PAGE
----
All of Aiza’s clothes are proudly natural materials. We haven’t bought any polyester for her, even though I’d admit to using a few items that were gifted and were not fully natural. We are not perfect and I'd rather use something that was gifted to us, than going out to buy something new. 

15. European culture revolves around walking and bikes, where as our culture is so dependent on automobiles. Specially in NZ, we are going deeper and deeper into car culture (lack of good public transport is also to blame). When possible, in my bid to save environment, my petrol costs and my health, I walk. If I have time, the weather is conducive and the place is within 20-30 minutes I’d pick my legs over car.

There’s many more little things I’m mindful of like using a hand dryer instead of paper towels after washing hands at public restroom. All these are small steps that contribute to the bigger picture.

There are also things on my list that I need to implement asap. Hence, this month is the perfect opportunity to take such initiatives. I want to try reusable nappies for Aiza (Any suggestions on brands that will work as good as disposables? I’ve heard about  Super Bottoms from India). I’d also like to stop using those plastic bags on a roll in supermarket that you use to pack in your 5 mandarins and 4 apples separately. I have to remember to carry small bags into supermarket for this purpose.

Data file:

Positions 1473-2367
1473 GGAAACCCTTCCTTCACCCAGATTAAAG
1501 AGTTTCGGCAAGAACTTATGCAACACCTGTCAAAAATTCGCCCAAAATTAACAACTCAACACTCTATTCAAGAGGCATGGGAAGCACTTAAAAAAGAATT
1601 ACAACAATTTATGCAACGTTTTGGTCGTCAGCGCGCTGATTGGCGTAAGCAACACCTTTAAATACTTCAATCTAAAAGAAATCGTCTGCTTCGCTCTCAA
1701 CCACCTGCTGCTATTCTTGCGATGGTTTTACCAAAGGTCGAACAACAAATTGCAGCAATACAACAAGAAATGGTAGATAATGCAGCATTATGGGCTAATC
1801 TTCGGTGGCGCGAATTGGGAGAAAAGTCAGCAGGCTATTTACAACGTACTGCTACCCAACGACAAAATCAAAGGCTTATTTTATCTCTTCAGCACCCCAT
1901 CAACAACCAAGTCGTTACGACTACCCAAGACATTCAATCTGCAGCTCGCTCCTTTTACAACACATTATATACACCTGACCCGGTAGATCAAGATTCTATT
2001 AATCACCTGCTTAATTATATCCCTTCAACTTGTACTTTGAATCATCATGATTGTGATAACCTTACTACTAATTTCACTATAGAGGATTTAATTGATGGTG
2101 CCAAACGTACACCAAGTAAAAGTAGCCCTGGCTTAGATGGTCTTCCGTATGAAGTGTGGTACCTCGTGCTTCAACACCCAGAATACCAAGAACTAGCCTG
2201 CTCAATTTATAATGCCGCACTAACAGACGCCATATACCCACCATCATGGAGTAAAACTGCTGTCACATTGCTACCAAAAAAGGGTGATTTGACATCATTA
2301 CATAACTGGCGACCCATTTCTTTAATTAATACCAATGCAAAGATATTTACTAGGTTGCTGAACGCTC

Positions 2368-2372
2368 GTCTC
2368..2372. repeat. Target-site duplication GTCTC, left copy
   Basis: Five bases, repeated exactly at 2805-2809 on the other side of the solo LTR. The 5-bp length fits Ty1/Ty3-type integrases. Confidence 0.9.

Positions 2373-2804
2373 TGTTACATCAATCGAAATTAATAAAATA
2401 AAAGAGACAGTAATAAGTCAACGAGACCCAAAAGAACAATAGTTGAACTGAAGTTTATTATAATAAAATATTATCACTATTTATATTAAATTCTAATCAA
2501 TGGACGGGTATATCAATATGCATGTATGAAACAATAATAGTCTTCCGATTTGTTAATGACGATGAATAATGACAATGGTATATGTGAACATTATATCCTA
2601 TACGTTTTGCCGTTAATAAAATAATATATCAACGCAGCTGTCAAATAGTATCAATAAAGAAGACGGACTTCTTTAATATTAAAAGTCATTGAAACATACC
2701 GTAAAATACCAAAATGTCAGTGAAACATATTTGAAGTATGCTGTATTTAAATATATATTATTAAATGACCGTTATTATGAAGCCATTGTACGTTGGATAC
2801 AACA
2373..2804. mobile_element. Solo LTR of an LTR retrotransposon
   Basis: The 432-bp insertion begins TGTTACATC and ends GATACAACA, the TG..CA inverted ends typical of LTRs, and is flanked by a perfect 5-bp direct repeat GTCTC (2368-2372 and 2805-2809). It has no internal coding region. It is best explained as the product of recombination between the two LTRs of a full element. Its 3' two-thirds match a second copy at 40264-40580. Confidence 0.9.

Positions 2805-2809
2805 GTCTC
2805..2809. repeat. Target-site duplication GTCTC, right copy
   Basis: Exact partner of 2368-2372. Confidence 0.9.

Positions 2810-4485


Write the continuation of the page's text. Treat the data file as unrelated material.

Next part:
I have just bought Agreena 3-in-1 wrap so I don’t have to buy baking paper, cling wrap and aluminium foil again. This one guy does all 3 jobs. 

As mentioned before, we are working on not buying anymore of polyester fabric. Only natural fabrics in our family from now on. However, I am not going to throw out anything that I currently own for the sake of plastic disposal. I have been a minimalist this past year and will continue to purchase mindfully. 

My biggest job is be consistent in my efforts and keep instilling these habits in my daughter as well. We have to leave a better planet for our children and also teach them the green ways from the very start. 

Additionally, never ever shy away from a quick comment when you witness someone trashing the environment. Our planet needs more of those who speak up. I’m doing my part via this blog. You could do it by sharing this post with others or better yet, tweak your ways a little and be an example. Actions speak louder than words!


P.S. In the picture

- PR Packaging being utilised to pack another parcel
- Vegan and Beeswax wraps used instead of cling wrap to cover food items
- Takeaway containers being used to store food in the fridge
- Steel straws instead of plastic
- Peanut butter glass jars used to store chutneys
- Tomato sauce bought in bulk and transferred to this red ketchup bottle from 5 years ago
- My workout water bottle is the orange juice bottle from Amsterdam from 2 years ago (orange cap)
- Agreena 3-in-1 food wrap, which can replace cling wrap, Baking paper and aluminium foil.
- Red sistema container used to store cut fruit in fridge, instead of wrapping fruit in cling wrap.